After watching the Colts crumble to an appalling defeat a week earlier, the performance on Sunday against the Vikings was uplifting. Hope flickers where negativity and pessimism once stood, and that can only be a good thing. While there were positives to take from both sides of the ball, I’m going to focus primarily this year on our defense, leaving offensive questions to those more capable and better suited.
Sunday’s defensive performance included the traditional – Antoine Bethea making form tackles, Robert Mathis harrying opposing tackles – and the new, with younger contributors and free agent veterans doing their part to ensure a victory. I hope to exhibit both positives and negatives throughout the year in a similar style to my ’5 Plays’ pieces, which you may have seen either here or elsewhere previously. What can you expect? Game-tape breakdowns of plays that I deem significant, with a natural inclination towards splash plays and turnovers.
We begin on the first defensive series of the game, where the aforementioned veterans of the Colts defense stepped up and managed to set the tone for the day.
The Vikings line up in a weak running formation, with both RBs assigned to block the backside rusher. Robert Mathis is positioned at ROLB, matched up against Matt Kalil, the 4th overall pick of the 2012 Draft on a 1st and 10 from the MIN 39. Kalil has to kick out an extra distance given Mathis’ position on the outside shoulder of the TE (9-technique) and predilection in favour of wide speed rushes.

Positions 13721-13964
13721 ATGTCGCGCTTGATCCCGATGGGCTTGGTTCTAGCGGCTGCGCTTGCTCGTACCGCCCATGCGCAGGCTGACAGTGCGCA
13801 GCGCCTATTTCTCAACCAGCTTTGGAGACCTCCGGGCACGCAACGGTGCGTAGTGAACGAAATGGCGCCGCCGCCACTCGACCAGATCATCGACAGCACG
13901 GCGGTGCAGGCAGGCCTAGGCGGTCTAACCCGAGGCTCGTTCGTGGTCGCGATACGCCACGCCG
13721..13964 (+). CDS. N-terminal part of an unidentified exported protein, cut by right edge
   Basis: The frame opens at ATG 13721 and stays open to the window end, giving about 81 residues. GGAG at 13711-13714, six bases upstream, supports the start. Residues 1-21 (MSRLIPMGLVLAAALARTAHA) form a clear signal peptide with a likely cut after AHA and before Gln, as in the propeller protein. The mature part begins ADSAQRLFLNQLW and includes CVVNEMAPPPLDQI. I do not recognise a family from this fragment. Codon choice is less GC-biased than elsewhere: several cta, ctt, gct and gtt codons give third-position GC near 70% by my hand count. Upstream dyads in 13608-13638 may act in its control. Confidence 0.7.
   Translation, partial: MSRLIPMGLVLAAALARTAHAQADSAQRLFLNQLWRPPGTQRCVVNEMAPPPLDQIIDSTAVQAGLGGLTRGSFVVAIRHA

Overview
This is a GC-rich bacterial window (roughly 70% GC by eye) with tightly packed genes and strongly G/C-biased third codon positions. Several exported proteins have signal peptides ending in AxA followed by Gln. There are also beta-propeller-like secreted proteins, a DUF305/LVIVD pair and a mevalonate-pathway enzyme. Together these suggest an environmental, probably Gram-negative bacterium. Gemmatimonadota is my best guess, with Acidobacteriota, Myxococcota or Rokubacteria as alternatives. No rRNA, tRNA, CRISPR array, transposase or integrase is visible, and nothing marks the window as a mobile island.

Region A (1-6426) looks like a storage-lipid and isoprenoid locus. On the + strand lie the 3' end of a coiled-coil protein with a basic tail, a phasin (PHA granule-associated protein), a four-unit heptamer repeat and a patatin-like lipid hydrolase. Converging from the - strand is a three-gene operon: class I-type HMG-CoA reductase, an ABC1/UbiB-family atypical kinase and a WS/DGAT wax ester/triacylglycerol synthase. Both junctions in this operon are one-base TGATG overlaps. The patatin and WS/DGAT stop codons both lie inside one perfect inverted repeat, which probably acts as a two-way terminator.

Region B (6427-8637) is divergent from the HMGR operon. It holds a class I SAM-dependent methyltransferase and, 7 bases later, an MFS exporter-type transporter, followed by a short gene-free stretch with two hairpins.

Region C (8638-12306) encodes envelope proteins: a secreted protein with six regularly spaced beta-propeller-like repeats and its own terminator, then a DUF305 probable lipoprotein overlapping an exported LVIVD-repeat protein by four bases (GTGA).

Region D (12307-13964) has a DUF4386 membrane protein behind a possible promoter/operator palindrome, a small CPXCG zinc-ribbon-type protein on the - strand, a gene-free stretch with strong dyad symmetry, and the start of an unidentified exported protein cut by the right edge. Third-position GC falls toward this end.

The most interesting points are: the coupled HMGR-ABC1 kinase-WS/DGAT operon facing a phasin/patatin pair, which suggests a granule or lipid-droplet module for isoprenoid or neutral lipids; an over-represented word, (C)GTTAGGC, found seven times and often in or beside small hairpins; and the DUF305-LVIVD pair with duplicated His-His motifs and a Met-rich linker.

Kalil is left completely alone to deal with Mathis, and Kalil does a reasonable job. He manages to screen Mathis from the pocket while the rest of the OL does its job and holds up the other rushers.
Mathis manages to maintain momentum , even if his usual pocket penetration eludes him. At this point, Ponder makes the decision to tuck-and-run, displaying an overconfidence in his running ability at this level, something which was evident throughout the game.
While the Minnesota QB manages to elude the interior pressure, he then strides out into the open field in the hopes of gaining a few yards. This is a cardinal sin against a defense which possesses pass rushers the calibre of Freeney and Mathis. If you don’t possess incredibly rare physical tools, then you shouldn’t be trying to elude Freeney and Mathis. I found the play very reminiscent of previous Matt Schaub sacks, where he would try and elude our pass rushers in similar fashion. Just don’t do it.
Ponder is inevitably brought down to reality, and Robert Mathis collects another sack for the 2012 season. Having collected 2.0 on Cutler and 1.0 on Sunday, I don’t think the transition to the 3-4 is much to be worried about where Robert is concerned.
Another player I’m not concerned about in the slightest is Antoine Bethea. The most productive tackling DB in the league – 340 over the last three seasons – Bethea has remained a steady presence, even when everything around him resembled a poor comedy act. He cleans up the mistakes of others, he conducts himself in the right way, and he makes plays like this. What’s not to like?